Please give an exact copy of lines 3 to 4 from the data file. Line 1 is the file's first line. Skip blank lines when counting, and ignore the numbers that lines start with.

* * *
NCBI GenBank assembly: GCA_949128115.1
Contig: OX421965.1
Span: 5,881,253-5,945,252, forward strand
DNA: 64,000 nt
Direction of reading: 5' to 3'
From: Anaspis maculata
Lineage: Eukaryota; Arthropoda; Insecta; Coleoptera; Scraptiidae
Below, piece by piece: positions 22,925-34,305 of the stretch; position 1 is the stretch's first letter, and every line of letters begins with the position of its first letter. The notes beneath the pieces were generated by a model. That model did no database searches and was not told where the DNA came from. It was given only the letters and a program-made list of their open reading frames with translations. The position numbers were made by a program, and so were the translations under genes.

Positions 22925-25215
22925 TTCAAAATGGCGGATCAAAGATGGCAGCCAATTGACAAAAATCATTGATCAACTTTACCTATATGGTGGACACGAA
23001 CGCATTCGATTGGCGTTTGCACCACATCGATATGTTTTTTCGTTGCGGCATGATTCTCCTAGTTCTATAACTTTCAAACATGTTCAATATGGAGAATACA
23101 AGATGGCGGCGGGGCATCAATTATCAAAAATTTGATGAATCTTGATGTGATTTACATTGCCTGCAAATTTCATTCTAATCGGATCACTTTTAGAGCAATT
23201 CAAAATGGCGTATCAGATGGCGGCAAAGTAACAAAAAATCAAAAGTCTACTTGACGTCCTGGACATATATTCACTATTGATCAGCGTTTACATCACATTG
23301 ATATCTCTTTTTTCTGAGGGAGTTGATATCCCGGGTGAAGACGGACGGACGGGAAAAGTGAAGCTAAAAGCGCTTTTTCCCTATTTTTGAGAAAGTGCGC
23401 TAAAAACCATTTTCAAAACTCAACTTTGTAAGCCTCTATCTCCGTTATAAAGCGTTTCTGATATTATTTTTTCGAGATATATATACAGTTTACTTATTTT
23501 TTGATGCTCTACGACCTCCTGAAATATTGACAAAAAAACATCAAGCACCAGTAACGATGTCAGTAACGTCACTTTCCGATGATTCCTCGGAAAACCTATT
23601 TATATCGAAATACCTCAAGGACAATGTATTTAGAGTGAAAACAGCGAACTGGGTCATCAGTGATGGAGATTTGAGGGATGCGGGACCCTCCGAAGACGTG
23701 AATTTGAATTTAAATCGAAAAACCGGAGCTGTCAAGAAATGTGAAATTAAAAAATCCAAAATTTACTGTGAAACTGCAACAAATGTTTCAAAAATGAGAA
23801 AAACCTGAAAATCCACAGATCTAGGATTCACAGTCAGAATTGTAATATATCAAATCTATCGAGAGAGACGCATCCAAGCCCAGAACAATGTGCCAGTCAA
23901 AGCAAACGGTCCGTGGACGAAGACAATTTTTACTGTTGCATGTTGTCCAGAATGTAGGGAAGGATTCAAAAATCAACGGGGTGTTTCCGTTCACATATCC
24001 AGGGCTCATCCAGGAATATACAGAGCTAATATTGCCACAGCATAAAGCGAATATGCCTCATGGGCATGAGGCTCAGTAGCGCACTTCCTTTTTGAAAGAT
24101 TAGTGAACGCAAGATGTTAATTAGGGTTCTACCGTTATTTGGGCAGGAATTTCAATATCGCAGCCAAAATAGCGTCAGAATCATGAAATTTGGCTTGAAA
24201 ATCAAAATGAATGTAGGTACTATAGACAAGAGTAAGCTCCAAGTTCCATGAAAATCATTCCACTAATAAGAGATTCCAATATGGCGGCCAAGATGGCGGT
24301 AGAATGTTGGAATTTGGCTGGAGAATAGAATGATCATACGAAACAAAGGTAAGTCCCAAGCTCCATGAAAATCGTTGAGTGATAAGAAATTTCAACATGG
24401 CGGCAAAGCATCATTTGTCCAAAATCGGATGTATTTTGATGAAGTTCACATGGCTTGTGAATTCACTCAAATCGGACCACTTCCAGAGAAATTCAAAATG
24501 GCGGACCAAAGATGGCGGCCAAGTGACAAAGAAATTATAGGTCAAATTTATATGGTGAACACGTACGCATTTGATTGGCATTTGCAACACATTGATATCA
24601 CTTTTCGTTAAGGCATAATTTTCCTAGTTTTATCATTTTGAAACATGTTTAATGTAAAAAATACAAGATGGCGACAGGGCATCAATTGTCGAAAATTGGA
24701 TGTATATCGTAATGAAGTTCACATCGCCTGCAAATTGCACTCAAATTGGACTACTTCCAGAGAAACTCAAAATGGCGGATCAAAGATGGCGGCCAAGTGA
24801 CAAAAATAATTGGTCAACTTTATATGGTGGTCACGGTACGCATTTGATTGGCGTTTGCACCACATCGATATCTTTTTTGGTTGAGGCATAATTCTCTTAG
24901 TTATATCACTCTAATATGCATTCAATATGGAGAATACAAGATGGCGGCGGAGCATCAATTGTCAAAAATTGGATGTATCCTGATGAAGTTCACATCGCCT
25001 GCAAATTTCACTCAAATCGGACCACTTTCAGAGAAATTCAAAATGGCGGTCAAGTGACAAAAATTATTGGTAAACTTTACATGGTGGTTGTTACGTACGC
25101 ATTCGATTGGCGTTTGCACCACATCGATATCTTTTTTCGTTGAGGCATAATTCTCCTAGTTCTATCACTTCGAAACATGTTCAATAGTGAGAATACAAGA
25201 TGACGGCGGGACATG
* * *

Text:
Span: 5,881,253-5,945,252, forward strand
DNA: 64,000 nt